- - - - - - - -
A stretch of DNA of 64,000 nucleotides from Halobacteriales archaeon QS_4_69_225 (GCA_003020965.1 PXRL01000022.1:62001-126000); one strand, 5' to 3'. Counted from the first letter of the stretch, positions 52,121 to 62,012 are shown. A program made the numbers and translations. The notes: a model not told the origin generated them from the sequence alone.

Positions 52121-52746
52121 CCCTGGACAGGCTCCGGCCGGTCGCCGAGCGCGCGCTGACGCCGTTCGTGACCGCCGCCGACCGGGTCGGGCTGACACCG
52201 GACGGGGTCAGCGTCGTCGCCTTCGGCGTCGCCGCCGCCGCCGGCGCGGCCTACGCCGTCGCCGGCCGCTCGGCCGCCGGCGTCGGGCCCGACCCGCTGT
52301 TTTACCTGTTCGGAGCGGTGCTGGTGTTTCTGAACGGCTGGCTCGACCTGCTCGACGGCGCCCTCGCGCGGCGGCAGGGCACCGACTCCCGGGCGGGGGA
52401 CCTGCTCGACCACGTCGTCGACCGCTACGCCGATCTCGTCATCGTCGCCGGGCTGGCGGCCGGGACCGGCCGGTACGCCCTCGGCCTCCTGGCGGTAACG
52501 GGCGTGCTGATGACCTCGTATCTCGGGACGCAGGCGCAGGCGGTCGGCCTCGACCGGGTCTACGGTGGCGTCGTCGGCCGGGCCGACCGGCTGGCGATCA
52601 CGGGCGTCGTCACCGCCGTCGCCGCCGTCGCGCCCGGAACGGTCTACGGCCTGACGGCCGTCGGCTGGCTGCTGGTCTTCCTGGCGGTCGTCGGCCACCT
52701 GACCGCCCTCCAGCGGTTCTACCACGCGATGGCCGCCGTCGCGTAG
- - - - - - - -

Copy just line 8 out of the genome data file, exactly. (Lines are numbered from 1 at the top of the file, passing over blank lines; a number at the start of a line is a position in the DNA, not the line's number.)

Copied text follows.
52601 CGGGCGTCGTCACCGCCGTCGCCGCCGTCGCGCCCGGAACGGTCTACGGCCTGACGGCCGTCGGCTGGCTGCTGGTCTTCCTGGCGGTCGTCGGCCACCT